Press in Case of Winter

Press in Case of Winter – Emilia Mason

Press in Case of Winter is part of an idea I had almost a year ago. I come from Nicaragua, a country in the tropics, therefore, I am not a big fan of cold weather. Last December I bought myself a “Christmas Palm Tree”, painted the leafs in different colors and the stem in gold, and decorated it with colorful Christmas lights.

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The project consists a button for one to press when in need of tropical music and colors. I wanted to bring the tropics to a room as soon as someone comes in. Play happy/tropical music from Latin America and show bright colors.


The concept  is inspired by two ideas:

1. Beat the Seasonal Affective Disorder (SAD) or more commonly known as “winter blues” transforming my apartment into a tropical and colorful paradise. Studies have shown happy and upbeat music has a positive effect on one’s mood.

  1. An appropriation of Christmas. I had never thought of the fact that we use real and fake pines as Christmas trees, decorated as if it is winter. Nicaragua is part of the southern hemisphere, December is the beginning of summer and temperatures oscillate between 26 to 30 degrees during Christmas season. I wanted to use a local tree for my Christmas celebration.

The idea is very simple:

When coming in the apartment press the button to warm up your mood. Pressing the button will start a random song from the songs and animation indicated in the P5.Js folder uploaded to Cyberduck.

Codes 🙂

P5.Js Code (Link to Github)

The code is simple:
-Specify the variables for the different songs, all songs and the variable colors for all the frames used for the simple animation.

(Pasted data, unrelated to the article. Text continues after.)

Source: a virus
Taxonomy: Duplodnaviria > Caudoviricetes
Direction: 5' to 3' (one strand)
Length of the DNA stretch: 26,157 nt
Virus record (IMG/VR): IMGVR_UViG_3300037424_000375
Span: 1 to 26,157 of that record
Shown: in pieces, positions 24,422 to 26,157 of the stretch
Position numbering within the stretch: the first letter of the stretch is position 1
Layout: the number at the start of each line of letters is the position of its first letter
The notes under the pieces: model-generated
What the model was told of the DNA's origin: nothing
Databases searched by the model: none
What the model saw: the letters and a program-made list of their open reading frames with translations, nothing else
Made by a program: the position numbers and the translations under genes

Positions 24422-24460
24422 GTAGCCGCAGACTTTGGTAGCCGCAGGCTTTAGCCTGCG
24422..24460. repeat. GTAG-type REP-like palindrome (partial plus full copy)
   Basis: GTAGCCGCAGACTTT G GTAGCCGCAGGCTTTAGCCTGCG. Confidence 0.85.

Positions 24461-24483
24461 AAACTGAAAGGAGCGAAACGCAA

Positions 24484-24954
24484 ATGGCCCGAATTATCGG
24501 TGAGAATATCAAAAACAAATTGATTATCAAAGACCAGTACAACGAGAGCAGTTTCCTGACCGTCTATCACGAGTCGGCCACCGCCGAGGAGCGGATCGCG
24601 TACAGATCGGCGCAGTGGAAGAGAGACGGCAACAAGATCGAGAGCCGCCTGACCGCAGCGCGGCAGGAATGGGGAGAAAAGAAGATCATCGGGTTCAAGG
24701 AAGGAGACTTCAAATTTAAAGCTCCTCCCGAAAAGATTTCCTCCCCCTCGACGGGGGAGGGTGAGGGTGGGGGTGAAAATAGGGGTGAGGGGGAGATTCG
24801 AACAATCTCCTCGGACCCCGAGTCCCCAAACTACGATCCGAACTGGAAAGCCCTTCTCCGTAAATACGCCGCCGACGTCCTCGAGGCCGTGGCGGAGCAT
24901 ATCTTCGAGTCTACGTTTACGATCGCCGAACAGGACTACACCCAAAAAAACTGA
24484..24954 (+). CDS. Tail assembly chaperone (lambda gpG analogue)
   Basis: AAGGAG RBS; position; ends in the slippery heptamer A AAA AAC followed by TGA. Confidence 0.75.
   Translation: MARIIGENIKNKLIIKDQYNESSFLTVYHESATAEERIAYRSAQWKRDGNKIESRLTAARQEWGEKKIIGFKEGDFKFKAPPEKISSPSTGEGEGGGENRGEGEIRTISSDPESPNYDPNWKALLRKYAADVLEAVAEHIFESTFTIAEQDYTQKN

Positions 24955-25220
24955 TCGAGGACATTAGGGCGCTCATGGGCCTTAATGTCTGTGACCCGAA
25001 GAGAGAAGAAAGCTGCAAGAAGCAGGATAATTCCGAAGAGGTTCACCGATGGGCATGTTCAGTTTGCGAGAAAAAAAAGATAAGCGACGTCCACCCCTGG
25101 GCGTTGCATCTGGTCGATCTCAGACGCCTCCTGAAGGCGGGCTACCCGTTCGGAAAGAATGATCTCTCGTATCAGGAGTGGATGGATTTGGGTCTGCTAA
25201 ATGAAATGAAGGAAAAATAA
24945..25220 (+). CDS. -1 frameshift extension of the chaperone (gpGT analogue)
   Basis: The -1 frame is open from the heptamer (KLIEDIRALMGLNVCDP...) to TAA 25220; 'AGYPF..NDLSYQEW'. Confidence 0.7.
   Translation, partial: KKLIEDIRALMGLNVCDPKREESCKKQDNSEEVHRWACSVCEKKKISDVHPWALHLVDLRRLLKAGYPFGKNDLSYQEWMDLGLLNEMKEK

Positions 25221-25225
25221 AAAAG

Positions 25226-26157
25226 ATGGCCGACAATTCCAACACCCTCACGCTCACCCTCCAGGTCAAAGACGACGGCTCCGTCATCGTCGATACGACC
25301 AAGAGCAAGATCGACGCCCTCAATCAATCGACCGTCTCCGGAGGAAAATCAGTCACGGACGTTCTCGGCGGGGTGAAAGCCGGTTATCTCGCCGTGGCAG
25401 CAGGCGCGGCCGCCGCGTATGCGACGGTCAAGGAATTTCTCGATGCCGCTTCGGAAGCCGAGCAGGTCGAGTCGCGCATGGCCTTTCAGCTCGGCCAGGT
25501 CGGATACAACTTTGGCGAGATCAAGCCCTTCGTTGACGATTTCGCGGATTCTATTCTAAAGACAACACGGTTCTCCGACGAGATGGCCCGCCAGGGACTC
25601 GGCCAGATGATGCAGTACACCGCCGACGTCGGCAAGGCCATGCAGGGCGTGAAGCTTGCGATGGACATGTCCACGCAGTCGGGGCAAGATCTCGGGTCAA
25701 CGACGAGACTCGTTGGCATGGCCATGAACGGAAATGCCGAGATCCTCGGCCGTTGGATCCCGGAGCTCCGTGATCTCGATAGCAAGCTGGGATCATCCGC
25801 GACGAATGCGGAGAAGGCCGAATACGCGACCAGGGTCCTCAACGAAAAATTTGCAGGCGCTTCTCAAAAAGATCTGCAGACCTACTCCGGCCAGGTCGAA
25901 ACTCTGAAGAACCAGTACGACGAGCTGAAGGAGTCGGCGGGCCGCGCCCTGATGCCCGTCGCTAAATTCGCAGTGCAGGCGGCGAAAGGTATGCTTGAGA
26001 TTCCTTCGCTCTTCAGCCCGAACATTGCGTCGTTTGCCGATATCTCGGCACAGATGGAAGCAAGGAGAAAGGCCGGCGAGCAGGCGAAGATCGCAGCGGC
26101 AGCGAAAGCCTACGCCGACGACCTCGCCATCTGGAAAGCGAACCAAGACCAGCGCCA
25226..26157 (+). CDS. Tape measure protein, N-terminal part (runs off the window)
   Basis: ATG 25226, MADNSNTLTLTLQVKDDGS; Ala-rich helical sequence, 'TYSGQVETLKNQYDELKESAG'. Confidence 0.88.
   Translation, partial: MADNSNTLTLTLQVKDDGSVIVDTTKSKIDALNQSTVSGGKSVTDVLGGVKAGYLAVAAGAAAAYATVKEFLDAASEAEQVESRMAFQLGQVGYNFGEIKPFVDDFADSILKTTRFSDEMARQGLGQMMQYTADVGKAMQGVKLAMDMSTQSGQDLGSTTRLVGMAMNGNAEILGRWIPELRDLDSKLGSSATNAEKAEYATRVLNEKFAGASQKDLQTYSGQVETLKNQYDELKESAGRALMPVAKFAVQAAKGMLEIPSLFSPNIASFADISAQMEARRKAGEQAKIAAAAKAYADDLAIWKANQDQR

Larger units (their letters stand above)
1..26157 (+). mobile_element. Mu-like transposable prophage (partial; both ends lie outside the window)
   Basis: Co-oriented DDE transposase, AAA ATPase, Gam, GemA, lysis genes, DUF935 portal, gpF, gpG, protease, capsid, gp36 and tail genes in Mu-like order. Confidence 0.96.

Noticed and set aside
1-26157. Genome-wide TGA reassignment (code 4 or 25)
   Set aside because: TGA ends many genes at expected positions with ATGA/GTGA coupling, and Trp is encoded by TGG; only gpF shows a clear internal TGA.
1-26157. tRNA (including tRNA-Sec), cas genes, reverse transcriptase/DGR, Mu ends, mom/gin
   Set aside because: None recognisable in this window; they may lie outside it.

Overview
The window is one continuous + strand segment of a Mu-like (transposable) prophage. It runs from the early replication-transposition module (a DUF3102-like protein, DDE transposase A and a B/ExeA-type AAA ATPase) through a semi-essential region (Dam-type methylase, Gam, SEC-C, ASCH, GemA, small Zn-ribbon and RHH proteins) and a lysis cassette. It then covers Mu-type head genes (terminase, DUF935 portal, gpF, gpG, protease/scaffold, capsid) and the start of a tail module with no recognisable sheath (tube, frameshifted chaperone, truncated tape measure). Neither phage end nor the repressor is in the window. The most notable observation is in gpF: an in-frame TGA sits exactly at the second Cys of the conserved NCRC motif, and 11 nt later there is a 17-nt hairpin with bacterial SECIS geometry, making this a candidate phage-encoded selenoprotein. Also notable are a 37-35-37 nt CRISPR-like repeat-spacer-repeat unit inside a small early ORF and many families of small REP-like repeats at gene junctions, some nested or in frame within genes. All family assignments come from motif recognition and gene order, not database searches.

-Function Preload for the songs and animation.
-Function Setup for canvas and setting up the serialport.
-Function Pressed for button.
-Function Draw for animation.

Arduino Code (Link to Github)

Button input code:
Press for on and press for off.

Circuit Diagrams:



Process Journal:
My idea began a little too ambitious for my skills.

The initial idea was to connect a weather API (taking the weather from Nicaragua) and two Spotify playlists (one for sunny days and another for rainy days). Depending on the weather in Nicaragua the Spotify playlists were going to play either a hyper tropical song or a more relaxed tropical song when the button was pressed. This way I would be able to bright and warm my day here in Toronto and I would also have an idea of how the weather was in Managua (the city I am from).

Since this seemed a little too complicated I decided to start from a very simple idea and start building up from there.


Step 1: Build and Code the Arduino.
I thought this was very simple, I used an example I found on the internet and I only changed the pin number. I was only going to use 1 button as an input.


Step 2. Code P5.Js to preload sound
For this, I used the P5.Js manual and the help of our friend in the rainbow train.


Those resources were very helpful but I still had issues preloading several files of sound and making them random everytime the page would load.

At first, I was trying to make an array to randomize the 3 songs I started testing with. In theory, this was very simple but I was having trouble making it work.


Then, I remembered that Yiyi and Jad did something similar in the past assignment so I asked Yiyi if it would be ok to use her code as an example.


I went to their project’s GitHub and used their code as an example to modify my code. I must say this was very helpful.


Having done the basic for my code, which was to make p5 preload the songs, I wanted to make sure I could connect the P5 code and the Arduino. My plan was that once I had the P5 and Arduino running I would start adding more songs and images and/or GIFs.

Once I had added my p5.serialport.js library to the HTML file and opened p5.serialcontrol and connected the Arduino I realized I am a genius who never wrote a command on the P5 code of what to do with the Arduino.
Orlando from the second year was in the studio and he helped me a little (in Spanish).


After that, I was able to write the function pressed and function serial event.

ALAS! The Arduino and P5 were connected and I actually had a reading on my console. But I had a big problem, I had a lot of noise.

That day I had my office time with Kate and she recommended soldering my button and fixing the wires to get rid of the noise.

So, I spent the rest of that day trying to understand WHY ON EARTH I had so much noise.

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I tried different buttons, pins, solid and stranded wires, regular breadboard, mini breadboard, no breadboard, and soldering everything I could.

NOTHING.WORKED. !!!!!!!!!!!!!!!!!!!!!!!!!!!!!!!!!!!!!!!!!!!!!!!!!!!!!!!!!!!!!!!!